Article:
For many people, inflation in the cost of living is outpacing average wages. On March 15th 2022, the Office for National Statistics (opens in new tab) said that annual growth in regular pay, excluding bonuses, fell by 1% in the three months to January after adjusting for its preferred measure of inflation – the biggest fall since July 2014.
The outcome of this economic dialogue is that many people will find their spending ability reduced, or even be faced with making hard choices about how to spend what they have.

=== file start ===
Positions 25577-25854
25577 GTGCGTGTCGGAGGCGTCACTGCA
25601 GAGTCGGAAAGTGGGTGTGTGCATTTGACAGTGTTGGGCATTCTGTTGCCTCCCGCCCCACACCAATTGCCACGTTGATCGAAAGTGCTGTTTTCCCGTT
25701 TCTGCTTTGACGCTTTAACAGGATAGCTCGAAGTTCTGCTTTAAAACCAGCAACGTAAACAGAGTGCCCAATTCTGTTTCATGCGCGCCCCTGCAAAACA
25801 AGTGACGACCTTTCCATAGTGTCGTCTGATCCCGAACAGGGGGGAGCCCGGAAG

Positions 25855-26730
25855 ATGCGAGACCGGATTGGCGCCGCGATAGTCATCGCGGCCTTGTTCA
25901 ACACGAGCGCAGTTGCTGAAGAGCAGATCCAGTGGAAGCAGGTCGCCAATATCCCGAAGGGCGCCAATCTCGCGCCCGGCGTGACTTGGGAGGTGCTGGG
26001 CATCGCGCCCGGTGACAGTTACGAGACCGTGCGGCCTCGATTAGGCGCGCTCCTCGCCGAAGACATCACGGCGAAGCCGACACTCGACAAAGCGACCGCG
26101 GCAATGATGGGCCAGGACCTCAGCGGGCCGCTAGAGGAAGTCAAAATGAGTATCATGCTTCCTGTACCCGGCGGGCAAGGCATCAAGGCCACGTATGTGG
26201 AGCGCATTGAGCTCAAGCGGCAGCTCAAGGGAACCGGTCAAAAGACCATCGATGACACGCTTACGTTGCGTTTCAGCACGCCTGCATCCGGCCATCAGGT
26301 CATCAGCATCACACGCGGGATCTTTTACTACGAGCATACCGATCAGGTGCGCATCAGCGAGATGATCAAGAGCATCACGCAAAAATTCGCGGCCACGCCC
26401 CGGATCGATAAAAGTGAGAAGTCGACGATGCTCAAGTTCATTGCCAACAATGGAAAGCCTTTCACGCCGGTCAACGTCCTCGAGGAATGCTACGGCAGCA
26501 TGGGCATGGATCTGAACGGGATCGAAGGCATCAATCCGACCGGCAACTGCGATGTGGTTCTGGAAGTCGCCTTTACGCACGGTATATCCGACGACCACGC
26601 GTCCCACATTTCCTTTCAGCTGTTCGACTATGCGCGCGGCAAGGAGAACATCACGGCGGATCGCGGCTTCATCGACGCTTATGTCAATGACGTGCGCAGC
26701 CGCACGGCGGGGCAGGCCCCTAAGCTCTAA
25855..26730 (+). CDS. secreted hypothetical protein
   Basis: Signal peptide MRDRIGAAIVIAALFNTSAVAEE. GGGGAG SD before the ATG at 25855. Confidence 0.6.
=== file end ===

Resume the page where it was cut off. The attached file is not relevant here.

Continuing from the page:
For people on benefits, towards the end of March, it was reported (link opens in new tab) that Treasury minister Simon Clarke told MPs high inflation “will be reflected” in the uprating figures for April 2023 if the current forecasts come to fruition and the Government will uprate benefits by 3.1% this April. However the inflation rate is expected to average nearly 8% over the year. Even if the Government increases benefits to reflect inflation, it will take time for peoples’ incomes to catch up with the rise in costs seen today.